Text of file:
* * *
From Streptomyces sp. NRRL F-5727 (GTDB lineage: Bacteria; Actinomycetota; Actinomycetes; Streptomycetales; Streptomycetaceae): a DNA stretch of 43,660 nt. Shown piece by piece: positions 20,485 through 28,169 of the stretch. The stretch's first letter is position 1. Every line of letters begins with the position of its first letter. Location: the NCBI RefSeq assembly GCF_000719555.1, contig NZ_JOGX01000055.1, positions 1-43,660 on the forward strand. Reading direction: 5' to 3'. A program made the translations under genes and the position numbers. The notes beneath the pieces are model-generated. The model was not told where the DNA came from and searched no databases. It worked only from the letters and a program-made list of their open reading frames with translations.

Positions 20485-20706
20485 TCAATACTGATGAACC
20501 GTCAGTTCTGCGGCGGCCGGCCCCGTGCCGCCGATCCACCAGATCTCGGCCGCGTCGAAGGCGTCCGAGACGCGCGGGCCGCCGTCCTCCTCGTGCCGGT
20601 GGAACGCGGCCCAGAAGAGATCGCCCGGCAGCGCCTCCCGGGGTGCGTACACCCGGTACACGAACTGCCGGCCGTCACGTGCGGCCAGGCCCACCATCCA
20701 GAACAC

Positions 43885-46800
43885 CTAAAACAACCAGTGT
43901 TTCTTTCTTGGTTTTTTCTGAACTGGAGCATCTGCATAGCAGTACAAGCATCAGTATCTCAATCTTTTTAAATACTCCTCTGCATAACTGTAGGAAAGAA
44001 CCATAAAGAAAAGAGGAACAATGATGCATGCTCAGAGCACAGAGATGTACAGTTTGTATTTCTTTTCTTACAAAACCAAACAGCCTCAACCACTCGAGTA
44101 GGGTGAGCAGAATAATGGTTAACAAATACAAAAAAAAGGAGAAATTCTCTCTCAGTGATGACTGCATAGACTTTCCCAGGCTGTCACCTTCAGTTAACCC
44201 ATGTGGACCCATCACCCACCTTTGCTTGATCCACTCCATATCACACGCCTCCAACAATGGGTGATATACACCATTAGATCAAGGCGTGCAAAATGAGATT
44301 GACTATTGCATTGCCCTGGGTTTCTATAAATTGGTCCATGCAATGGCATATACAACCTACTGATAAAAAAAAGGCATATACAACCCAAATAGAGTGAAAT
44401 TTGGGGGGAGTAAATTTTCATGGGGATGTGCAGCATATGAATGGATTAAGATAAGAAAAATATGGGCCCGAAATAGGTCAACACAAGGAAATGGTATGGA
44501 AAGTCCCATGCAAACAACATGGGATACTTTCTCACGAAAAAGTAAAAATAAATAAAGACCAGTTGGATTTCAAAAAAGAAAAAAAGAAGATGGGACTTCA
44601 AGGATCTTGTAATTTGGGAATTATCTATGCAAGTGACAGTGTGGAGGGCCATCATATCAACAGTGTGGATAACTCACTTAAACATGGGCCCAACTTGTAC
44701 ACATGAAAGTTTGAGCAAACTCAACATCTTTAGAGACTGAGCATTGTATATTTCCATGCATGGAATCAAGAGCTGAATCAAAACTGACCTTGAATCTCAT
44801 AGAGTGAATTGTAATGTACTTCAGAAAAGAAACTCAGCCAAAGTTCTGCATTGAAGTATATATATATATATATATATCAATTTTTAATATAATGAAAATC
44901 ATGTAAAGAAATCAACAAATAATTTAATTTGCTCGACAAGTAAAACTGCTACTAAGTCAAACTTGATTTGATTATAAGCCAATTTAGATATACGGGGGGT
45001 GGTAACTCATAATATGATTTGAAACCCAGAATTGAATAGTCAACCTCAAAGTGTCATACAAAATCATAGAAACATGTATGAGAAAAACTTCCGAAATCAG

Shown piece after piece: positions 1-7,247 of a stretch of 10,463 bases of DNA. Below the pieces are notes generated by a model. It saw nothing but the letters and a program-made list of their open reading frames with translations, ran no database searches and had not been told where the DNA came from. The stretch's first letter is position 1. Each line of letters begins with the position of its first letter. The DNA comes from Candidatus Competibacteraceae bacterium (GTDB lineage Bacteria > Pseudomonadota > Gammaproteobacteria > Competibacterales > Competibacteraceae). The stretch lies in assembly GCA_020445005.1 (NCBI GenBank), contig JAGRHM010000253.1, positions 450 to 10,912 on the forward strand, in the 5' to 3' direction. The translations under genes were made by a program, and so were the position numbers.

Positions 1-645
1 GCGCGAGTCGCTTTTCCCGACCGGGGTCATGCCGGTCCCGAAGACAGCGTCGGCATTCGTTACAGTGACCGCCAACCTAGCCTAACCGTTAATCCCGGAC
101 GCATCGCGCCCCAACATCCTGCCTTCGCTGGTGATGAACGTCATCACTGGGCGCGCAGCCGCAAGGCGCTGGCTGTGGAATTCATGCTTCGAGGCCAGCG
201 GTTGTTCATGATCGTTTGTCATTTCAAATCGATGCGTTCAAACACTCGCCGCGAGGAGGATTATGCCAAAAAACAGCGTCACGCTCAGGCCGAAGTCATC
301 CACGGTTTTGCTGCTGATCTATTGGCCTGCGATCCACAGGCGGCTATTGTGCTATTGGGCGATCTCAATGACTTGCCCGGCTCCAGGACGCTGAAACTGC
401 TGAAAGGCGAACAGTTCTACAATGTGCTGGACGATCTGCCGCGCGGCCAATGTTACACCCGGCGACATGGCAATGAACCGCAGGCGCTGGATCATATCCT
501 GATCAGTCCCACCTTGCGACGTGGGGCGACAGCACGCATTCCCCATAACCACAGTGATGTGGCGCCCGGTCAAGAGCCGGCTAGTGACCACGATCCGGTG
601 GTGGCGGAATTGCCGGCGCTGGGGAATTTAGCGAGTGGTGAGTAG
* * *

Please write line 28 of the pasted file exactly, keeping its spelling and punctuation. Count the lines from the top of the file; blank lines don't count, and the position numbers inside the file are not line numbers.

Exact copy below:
501 GATCAGTCCCACCTTGCGACGTGGGGCGACAGCACGCATTCCCCATAACCACAGTGATGTGGCGCCCGGTCAAGAGCCGGCTAGTGACCACGATCCGGTG